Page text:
Don’t get too grabby. Makoto’s Karakusa command grab is sexy because it gives you a free combo, and it’s a staple of her offense, but it’s easy to counter if you see it coming. In order to make it effective, you need to train your opponent to think you might do something else.
You can do this by… doing something else. If you can get them thinking about a variety of nasty things you might do to them, your opponent will be caught in that moment of uncertainty, and that’s when your grabs will really start to work. In some kind of exciting zen way, you make the move more effective by using it less.
Don’t forget to go low! Dudley has a ton of great pokes, but too many of the Dudleys I see are far too content to stick with the high and mid-hitting moves, which means you can stand up against them without much fear. He doesn’t have a good cross-up attack, so some of Dudley’s best pressure comes from high/low tricks. However, just as “always go rock” is not a foolproof strategy in “rocks/paper/scissors,” high/low tricks don’t work if you always go with the “high” option.
To make all of your pokes, as well as your throw attempts (and your fantastic towards+hard kick overhead attack!) more effective, you need to make sure your opponent is afraid to stand up. Go for crouching weak kick (which is fast and hits low) into standing middle kick chain—if it hits, you can cancel into a special move like an uppercut. This will stick in their memory and get them to hunker down in defensive crouch, and from there you’re in a much better position to land that overhead, keep them guessing and score some big combos.
Don’t overuse her kunai air-knives! They can be effective at annoying an opponent, but they won’t win you any matches and can leave you more vulnerable than you realize, especially to fast Ultras that can hit you from across the screen. Basically you’re gambling whenever you use them.
Your reward for hitting is pretty small, but your risk can be extremely high, so use them sparingly and don’t get predictable. Think of them more like a tool to help cover your approach and get close than as a pure keepaway tool.
It can be tempting for OG Dee Jay players to try and play keepaway from across the screen with air-slashers. This will work to a point, but to really do damage you should take full advantage of his deadly cross-up tricks. Dee Jay has a lot of ways to knock you down (crouching middle kick, his slide, almost all of his EX specials), and every time the opponent is on their back, you should be jumping in.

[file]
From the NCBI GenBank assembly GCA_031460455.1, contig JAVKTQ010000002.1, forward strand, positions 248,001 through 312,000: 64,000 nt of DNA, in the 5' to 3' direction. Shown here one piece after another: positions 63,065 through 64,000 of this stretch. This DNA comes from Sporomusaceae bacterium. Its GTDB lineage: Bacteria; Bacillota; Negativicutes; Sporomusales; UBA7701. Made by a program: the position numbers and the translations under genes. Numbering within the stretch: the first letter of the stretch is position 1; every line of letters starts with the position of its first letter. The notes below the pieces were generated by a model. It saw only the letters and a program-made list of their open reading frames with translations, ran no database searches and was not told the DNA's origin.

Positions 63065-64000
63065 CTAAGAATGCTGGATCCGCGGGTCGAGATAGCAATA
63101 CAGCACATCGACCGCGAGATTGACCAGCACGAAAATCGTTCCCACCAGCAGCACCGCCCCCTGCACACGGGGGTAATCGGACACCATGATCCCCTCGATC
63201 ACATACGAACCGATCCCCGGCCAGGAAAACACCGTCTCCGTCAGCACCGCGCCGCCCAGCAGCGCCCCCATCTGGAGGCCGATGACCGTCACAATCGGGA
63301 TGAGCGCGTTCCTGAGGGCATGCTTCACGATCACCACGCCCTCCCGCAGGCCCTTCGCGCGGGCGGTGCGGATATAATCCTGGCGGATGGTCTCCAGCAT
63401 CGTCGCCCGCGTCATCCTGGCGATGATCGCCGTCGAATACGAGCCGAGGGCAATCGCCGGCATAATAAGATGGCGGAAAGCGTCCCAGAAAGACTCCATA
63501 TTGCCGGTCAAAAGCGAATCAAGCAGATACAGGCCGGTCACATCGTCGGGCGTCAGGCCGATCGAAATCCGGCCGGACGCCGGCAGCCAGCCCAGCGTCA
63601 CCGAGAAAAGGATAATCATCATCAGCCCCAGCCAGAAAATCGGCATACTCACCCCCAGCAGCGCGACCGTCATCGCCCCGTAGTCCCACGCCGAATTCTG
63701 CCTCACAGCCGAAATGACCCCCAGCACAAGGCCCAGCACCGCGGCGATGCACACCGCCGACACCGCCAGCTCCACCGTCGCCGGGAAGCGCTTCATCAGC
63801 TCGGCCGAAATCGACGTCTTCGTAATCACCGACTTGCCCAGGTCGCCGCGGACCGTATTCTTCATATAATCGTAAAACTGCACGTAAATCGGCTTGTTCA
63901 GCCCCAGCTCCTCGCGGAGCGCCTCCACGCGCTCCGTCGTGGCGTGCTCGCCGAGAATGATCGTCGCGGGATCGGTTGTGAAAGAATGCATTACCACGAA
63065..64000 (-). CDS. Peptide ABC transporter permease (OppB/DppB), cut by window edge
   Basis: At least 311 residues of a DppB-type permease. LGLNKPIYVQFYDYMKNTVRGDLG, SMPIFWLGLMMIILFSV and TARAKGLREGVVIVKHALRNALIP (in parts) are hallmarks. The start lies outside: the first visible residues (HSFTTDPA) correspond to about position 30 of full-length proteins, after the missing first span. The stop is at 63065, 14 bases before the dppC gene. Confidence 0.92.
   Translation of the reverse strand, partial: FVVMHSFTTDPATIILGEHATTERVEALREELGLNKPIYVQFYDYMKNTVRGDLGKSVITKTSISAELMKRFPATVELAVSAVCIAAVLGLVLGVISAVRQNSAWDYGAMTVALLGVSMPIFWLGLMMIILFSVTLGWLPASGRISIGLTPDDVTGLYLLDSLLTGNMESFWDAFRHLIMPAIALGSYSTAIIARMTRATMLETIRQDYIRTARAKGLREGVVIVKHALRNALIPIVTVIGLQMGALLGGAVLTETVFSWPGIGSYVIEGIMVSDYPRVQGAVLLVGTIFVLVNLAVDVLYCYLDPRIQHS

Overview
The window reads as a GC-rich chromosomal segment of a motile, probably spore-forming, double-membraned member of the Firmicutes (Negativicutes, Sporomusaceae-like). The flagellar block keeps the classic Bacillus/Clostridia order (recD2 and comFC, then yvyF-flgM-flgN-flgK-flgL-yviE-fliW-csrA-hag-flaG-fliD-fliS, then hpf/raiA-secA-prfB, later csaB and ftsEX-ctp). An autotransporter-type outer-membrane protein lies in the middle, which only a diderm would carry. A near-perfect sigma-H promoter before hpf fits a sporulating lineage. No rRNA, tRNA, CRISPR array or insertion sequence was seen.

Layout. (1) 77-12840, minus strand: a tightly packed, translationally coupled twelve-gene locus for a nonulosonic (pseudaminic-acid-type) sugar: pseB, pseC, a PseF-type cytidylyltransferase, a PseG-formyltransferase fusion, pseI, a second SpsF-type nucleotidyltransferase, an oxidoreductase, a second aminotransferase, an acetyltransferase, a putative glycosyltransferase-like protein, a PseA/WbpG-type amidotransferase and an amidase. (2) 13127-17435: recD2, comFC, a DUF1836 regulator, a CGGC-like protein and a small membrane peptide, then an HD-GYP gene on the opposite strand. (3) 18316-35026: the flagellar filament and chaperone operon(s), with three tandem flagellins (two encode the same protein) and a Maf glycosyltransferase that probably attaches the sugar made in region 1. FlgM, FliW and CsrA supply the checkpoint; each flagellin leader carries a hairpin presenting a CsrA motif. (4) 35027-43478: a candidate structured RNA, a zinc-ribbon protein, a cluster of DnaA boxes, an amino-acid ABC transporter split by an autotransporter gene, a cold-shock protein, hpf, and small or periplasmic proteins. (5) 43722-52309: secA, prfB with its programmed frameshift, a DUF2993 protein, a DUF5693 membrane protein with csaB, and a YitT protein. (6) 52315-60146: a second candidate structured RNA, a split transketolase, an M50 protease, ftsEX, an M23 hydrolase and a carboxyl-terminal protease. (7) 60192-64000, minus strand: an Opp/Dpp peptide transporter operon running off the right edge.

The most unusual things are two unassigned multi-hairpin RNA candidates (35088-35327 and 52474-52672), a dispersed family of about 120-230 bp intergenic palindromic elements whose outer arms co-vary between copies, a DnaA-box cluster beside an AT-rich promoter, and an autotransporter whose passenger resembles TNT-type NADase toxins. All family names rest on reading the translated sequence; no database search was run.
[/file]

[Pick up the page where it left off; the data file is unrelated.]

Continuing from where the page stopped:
When you jump, mix things up between a cross-up (jumping middle kick) that they have to switch positions to block, or a fake cross-up (jumping hard punch) that looks like it will cross-up, but actually hits from the front. Once you really have them confused and trying to guess which way to block, you can even get cute by jumping in with nothing at all, and going for a surprise throw.
Don’t be too anxious about getting in. T. Hawk is very scary when he’s in your face, but a lot of Hawk players get impatient from across the screen and try and focus attack through fireballs, or just reflexively dive over them with Condor Dive. Both must be used sparingly—Hawk’s dash is so short and slow that even absorbing fireballs with a focus attack and then dashing doesn’t move you very close, and can also leave you exposed. Be patient and use his normal jump from full screen to avoid most projectiles, or just be content to block once in a while.
The Condor Dive is even more vulnerable than the focus attack, and if you do it early, your opponent can counter you for big damage, or simply block it and hit you back for free. Hold your horses and remember you’re not going to lose from blocking a few fireballs. Advance carefully, and once you get to midscreen, consider the EX Condor Spire to get in their face and set up some piledrivers—much safer!
Again, big thanks to Seth at Capcom Unity!
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